A variety of factors contribute to the development of cognitive impairment in elderly people. Previous studies have focused upon a single or a few risk factors. In this study we assessed and compared the significance of a wide variety of potential risk factors for cognitive impairment in postmenopausal women.
A total of 208 pairs of elderly women (mean age = 73.2 years) were examined in a cross-sectional case-control study. Each pair consisted of a case (with impaired cognition) and a control subject matched by age and educational status. Cognitive functions were determined using a modified version of the Blessed test. Participants were also subjected to a general clinical examination and they were interviewed to collect information on lifestyle practices and comorbid disorders. Genotypes for the apolipoprotein E (APOE) epsilon4, catechol-O-methyltransferase (COMT) Val/Met, and brain-derived neurotropic growth factor (BDNF) Val/Met polymorphisms were determined. Data were analyzed by conditional logistic regression.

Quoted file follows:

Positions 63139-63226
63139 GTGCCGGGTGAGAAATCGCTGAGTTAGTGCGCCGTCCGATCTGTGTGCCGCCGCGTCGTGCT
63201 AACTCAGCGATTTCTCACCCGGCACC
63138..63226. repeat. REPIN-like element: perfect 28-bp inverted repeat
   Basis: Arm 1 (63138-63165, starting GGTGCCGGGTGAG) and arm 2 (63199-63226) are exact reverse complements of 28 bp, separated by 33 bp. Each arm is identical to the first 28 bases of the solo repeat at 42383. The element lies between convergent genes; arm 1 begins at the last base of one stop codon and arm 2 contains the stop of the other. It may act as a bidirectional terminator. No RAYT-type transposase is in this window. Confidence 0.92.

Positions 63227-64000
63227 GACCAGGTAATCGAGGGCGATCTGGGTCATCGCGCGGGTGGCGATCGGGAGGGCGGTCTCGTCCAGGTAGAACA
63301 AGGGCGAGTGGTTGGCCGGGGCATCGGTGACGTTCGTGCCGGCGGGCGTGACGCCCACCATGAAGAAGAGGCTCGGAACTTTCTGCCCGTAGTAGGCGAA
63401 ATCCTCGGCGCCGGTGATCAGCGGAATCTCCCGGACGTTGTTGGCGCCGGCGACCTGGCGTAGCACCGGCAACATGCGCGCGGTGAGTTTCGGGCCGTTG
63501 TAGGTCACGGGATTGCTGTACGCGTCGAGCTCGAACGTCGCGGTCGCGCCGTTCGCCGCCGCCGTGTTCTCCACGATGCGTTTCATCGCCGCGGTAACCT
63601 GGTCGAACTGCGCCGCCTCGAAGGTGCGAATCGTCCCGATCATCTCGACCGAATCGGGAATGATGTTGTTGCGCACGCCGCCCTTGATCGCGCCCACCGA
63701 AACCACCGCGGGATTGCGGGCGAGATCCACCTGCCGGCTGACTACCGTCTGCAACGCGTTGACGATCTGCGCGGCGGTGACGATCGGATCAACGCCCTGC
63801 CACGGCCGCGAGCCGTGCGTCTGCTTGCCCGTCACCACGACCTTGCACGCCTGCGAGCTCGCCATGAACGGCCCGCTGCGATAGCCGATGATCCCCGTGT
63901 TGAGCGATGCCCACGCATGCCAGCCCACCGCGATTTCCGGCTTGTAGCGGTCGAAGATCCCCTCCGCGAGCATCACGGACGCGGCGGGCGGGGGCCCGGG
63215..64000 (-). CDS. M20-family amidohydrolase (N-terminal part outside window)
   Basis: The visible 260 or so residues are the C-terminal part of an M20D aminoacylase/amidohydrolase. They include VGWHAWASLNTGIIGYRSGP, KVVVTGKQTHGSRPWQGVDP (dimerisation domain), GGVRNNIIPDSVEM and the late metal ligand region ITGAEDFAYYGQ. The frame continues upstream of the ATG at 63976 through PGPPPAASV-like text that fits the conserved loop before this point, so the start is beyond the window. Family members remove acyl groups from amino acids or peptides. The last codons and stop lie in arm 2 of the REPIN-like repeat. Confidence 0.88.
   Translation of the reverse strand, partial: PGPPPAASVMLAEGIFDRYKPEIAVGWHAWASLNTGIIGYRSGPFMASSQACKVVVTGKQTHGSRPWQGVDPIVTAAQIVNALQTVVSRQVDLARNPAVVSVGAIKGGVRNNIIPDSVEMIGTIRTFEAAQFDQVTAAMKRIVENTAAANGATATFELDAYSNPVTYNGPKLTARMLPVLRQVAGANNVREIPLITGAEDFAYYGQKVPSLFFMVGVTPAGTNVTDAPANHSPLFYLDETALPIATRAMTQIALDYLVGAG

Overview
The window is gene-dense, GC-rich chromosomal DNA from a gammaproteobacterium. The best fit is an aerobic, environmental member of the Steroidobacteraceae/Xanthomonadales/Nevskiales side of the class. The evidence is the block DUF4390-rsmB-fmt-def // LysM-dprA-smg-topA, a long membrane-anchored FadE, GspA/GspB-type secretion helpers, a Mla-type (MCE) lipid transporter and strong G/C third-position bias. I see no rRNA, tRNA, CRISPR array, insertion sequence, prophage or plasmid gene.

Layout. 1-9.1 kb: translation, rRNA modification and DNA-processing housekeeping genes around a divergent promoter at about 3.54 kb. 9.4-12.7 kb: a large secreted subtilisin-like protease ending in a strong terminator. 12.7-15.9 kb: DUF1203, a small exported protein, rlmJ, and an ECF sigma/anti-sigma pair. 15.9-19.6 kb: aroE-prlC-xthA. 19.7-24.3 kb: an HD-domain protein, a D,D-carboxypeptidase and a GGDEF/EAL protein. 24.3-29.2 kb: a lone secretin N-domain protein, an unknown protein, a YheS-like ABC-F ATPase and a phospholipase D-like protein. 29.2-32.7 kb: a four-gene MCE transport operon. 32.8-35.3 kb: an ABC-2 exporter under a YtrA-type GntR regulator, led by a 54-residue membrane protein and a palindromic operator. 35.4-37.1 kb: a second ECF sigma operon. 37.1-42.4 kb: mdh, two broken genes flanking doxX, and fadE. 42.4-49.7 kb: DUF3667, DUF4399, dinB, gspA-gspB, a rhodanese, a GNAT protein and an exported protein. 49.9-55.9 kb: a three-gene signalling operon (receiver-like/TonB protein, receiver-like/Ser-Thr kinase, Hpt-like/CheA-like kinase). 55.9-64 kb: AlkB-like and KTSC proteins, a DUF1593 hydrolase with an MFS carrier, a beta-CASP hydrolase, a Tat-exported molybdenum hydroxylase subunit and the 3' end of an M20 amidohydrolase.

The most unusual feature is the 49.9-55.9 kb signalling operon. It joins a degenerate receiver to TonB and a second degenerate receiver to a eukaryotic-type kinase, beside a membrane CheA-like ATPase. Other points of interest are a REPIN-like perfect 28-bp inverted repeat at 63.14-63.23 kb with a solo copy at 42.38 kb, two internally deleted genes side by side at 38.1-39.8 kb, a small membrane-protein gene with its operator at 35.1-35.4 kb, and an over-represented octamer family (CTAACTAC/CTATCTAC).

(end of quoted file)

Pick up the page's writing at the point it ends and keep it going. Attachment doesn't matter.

We identified a set of risk factors for age-related cognitive impairment. A statistical model for assessment of the importance of these factors was constructed. The factors in this model were physical exercise (odds ratio [OR] = 0.50, 95% confidence interval [CI] = 0.32–0.78), regular alcohol consumption (OR = 0.49, 95% CI = 0.29–0.83), metabolic syndrome (OR = 2.83, 95% CI = 1.26–6.39), depression (OR = 3.24, 95% CI = 1.28–8.22), and the APOE epsilon4 allele (OR = 1.76, 95% CI = 1.09–2.83). Also COMT genotype was present as a risk factor in the statistical model (p = 0.08).
Lifestyle risk factors, comorbid disorders, and genetic factors contribute to development of age-related cognitive impairment. The two former groups of risk factors appear to be particular important in this respect.